My First Real Crash.

Kayakguy

Member
Update: I seem to be healing pretty well. Shoulder still is iffy, but I've had arthritis in that shoulder for quite a while. As long as out doesn't interfere with paddling a kayak, I can live with it. I still use the walker some, but have been walking with a cane more with not much discomfort. Checked out the bike today, and surprisingly found nothing amiss. Even my mirror on the left handlebar came through okay. Looks like my body absorbed most of the damage, and cushioned the bike as it fell on me. Motor and battery seem okay as well. When I can get the bike out of the shed to check it out in better light, I'll look closely at the frame for any cracks. Ran the motor with the throttle (by tilting the rear wheel off the floor using the kick stand as a fulcrum. Sounded good.

Still negotiating medical costs, checking out what insurance is going to do for me. I talked to the investigating patrolman (motorcycle cop), who said the collision was my fault. But he didn't cite me. He says I ran into the side of the car (a Kia something-or-other), and did no damage to it. The cop actually delivered the police report to me at home. A really nice guy. Hew came riding up on a Beamer, so we talked motorcycles for a while. The driver said he saw me at the intersection, and assumed I was going to turn right up into the bike lane along NW ave. I swear, even after careful, cautious looking, I did not see him. Next time I have to go that route, I know a slightly modified dog-leg that will let me check out traffic from both directions before making the crossing.

Oh, my helmet, a Bern, got scuffed up on the left side, but no other visible damage to it. I realize I'll have to toss it, though.

I really want to get back on the bike, but my wife says not until I've seen the orthopedic person in a couple of weeks.

Oh, and many thanks to all of you well-wishers who responded earlier. It's a great feeling to have a community, even though it's only virtual.
 

Latitude

Well-Known Member
Update: I seem to be healing pretty well. Shoulder still is iffy, but I've had arthritis in that shoulder for quite a while. As long as out doesn't interfere with paddling a kayak, I can live with it. I still use the walker some, but have been walking with a cane more with not much discomfort. Checked out the bike today, and surprisingly found nothing amiss. Even my mirror on the left handlebar came through okay. Looks like my body absorbed most of the damage, and cushioned the bike as it fell on me. Motor and battery seem okay as well. When I can get the bike out of the shed to check it out in better light, I'll look closely at the frame for any cracks. Ran the motor with the throttle (by tilting the rear wheel off the floor using the kick stand as a fulcrum. Sounded good.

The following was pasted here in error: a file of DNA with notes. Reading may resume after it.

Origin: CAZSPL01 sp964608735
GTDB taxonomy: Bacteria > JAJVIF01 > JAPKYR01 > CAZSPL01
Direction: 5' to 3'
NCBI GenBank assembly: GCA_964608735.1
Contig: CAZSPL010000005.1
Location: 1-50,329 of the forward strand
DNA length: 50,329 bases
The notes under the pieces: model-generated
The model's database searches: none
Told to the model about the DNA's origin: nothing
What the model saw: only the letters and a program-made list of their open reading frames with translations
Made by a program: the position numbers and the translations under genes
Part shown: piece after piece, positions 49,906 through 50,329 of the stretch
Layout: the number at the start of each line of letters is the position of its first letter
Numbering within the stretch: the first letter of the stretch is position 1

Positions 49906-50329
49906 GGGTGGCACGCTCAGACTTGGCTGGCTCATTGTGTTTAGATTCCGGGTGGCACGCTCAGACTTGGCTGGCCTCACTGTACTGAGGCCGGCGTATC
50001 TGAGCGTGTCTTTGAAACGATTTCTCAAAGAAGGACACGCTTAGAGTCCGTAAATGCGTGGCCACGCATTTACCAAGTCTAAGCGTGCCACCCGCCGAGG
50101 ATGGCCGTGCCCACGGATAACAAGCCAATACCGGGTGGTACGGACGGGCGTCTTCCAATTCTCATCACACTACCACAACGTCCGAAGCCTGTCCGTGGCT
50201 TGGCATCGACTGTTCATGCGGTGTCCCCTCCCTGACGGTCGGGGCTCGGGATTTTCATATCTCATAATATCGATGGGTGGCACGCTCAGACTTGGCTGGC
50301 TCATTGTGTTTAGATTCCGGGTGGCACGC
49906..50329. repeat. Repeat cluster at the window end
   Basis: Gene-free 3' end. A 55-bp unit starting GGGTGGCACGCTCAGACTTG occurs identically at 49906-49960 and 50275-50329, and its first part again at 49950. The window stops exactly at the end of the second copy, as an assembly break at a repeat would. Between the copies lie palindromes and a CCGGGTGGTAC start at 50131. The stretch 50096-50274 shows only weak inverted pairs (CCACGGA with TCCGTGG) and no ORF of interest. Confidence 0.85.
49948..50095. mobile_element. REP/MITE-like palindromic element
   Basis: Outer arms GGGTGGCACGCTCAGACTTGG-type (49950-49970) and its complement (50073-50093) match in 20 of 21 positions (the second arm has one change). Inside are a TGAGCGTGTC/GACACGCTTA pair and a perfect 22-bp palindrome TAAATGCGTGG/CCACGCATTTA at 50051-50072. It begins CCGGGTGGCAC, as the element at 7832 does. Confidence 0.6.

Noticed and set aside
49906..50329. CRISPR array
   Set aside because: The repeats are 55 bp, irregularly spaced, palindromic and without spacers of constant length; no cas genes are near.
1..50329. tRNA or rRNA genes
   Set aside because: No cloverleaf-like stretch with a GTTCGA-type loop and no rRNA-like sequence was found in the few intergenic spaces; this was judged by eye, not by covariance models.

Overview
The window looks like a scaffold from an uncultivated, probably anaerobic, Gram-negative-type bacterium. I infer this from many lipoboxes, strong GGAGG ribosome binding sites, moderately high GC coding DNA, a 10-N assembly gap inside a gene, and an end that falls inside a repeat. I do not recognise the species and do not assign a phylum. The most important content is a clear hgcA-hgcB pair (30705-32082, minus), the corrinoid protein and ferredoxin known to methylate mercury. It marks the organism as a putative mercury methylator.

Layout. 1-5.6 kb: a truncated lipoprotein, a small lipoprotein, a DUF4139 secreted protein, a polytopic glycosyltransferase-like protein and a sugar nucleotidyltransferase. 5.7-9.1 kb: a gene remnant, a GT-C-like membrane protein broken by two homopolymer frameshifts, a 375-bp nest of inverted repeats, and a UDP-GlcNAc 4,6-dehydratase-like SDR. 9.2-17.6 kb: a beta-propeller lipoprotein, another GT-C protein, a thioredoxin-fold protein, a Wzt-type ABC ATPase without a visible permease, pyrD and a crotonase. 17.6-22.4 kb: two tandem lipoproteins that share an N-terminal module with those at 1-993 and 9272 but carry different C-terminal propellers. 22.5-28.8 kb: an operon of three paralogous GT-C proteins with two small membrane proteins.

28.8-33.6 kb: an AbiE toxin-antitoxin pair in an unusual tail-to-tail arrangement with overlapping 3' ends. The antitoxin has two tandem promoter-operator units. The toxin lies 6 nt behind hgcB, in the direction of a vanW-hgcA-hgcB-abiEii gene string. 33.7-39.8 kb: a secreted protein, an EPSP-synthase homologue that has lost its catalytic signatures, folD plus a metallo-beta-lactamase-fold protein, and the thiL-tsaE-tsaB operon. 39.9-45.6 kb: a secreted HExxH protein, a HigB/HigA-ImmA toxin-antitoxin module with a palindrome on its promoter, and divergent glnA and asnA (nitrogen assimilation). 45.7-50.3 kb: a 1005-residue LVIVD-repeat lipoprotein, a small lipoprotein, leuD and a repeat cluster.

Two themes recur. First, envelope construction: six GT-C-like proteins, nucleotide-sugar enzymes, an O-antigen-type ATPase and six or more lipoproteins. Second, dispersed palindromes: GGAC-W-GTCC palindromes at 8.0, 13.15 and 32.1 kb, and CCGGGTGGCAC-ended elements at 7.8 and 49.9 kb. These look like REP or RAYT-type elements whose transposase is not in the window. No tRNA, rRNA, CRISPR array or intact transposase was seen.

Still negotiating medical costs, checking out what insurance is going to do for me. I talked to the investigating patrolman (motorcycle cop), who said the collision was my fault. But he didn't cite me. He says I ran into the side of the car (a Kia something-or-other), and did no damage to it. The cop actually delivered the police report to me at home. A really nice guy. Hew came riding up on a Beamer, so we talked motorcycles for a while. The driver said he saw me at the intersection, and assumed I was going to turn right up into the bike lane along NW ave. I swear, even after careful, cautious looking, I did not see him. Next time I have to go that route, I know a slightly modified dog-leg that will let me check out traffic from both directions before making the crossing.

Oh, my helmet, a Bern, got scuffed up on the left side, but no other visible damage to it. I realize I'll have to toss it, though.

I really want to get back on the bike, but my wife says not until I've seen the orthopedic person in a couple of weeks.

Oh, and many thanks to all of you well-wishers who responded earlier. It's a great feeling to have a community, even though it's only virtual.
Your attitude is a lesson for all of us 20 less-years-old youngsters. Amazing! I salute you Kayakguy.
 

john peck

Well-Known Member
First crash—and it was a doozy. Happened Tues, Oct 13. Some of you might remember that I was the guy who pointed out that bikers can now treat stop signs as “yield” signs in Washington State. So, ironically, my crash involved an intersection where I did not have the right of way. But it did not involve running the stop sign. Quite the contrary, I had stopped and looked very carefully both ways.

The problem was I was unable to see clearly traffic coming from my left. This was on NW Avenue in Bellingham, and the cross street was E. Connecticut. I was heading west. NW just to the south of Connecticut makes about a 45 deg. turn (technically, Elm turns into NW at that point—Bellingham is a crazy town). On the east side of NW, south of Connecticut, is a tap room, one of my favorite stops before covid19. And all along the street in front of the tap room were parked cars, patrons of said tap room. They blocked my view of traffic coming around that bend.